(Bloomberg) — Construction firm Katerra Inc. filed for bankruptcy protection in the U.S., bookending the implosion of a startup that raised about $2 billion from investors including SoftBank Group Corp.

The company filed Chapter 11 proceedings in the Southern District of Texas court. It estimated liabilities of $1 billion to $10 billion and assets of $500 million to $1 billion. The company said in a separate statement it has secured $35 million of debtor-in-possession financing from an arm of SoftBank, a lifeline to tide it over.

The collapse of Katerra — founded in 2015 with a promise to shake up a staid construction industry — is a stinging defeat for SoftBank, which made a large bet on its transformative potential. Major cash infusions from SoftBank and others helped Katerra grow quickly, in part by acquiring smaller companies. But integrating those businesses proved difficult, and the company was forced to deal with building delays and issues in trying to perfect its construction modules.

In May, SoftBank founder Masayoshi Son mentioned Katerra among investments where it made mistakes, along with WeWork and Greensill. But he argued that SoftBank’s successes have more than made up for such missteps. Credit Suisse Group is preparing to sue SoftBank over the collapse of Greensill and about $440 million in funds that Katerra owes the bank’s clients, the Financial Times has reported, citing unidentified people familiar with plans.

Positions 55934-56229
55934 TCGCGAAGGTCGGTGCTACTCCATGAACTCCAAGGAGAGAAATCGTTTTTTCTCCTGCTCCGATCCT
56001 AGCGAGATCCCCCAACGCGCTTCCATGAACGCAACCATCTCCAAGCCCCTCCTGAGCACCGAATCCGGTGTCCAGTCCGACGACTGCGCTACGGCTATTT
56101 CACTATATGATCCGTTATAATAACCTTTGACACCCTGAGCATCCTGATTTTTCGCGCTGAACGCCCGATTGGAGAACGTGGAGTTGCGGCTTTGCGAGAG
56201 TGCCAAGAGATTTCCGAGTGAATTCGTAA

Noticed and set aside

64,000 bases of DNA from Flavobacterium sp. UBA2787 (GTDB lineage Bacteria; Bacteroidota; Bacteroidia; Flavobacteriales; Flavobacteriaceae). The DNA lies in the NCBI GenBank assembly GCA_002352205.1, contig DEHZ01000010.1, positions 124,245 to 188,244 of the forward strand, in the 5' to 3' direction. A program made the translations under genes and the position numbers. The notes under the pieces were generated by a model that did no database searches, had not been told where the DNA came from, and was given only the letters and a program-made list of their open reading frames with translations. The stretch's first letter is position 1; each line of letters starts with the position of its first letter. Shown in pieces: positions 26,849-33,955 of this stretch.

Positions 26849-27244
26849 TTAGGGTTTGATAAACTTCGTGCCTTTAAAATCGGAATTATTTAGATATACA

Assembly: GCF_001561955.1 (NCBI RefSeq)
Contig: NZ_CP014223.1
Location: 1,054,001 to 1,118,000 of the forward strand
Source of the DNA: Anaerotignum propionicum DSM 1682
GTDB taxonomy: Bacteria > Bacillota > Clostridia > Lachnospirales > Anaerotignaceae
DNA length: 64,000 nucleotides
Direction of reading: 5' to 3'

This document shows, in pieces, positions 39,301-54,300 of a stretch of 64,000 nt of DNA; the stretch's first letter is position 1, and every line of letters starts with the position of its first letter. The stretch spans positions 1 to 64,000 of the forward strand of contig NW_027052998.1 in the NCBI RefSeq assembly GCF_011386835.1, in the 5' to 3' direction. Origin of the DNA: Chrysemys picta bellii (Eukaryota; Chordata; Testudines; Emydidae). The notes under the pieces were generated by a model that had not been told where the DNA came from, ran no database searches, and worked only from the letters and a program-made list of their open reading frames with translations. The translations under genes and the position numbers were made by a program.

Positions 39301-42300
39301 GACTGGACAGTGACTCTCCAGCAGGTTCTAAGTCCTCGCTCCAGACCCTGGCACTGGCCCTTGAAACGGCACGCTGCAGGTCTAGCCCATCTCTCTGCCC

“Our multi-step action plan has rapidly evolved and includes consolidating U.S. activities, continuing our international businesses, advancing key asset sales, securing DIP financing, and commencing an in-court restructuring process.,” Katerra Chief Transformation Officer Marc Liebman said in the statement.

Read more: SoftBank-Backed Construction Startup Katerra to Shut Down

Katerra ranks alongside WeWork as one of the more spectacular collapses in SoftBank’s portfolio.

Katerra had promised to shake up the construction sector with efficient factories, prefab parts and modular construction units. The company has said it was working in countries including the U.S., India and Saudi Arabia. In February of last year, its marketing materials touted 8,000 employees across the globe.

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In 2019, Katerra said it would cut 200 jobs, even after raising $865 million from investors the previous year. The company also shut down a factory in Phoenix, with the intention of focusing on a more highly automated facility in California.

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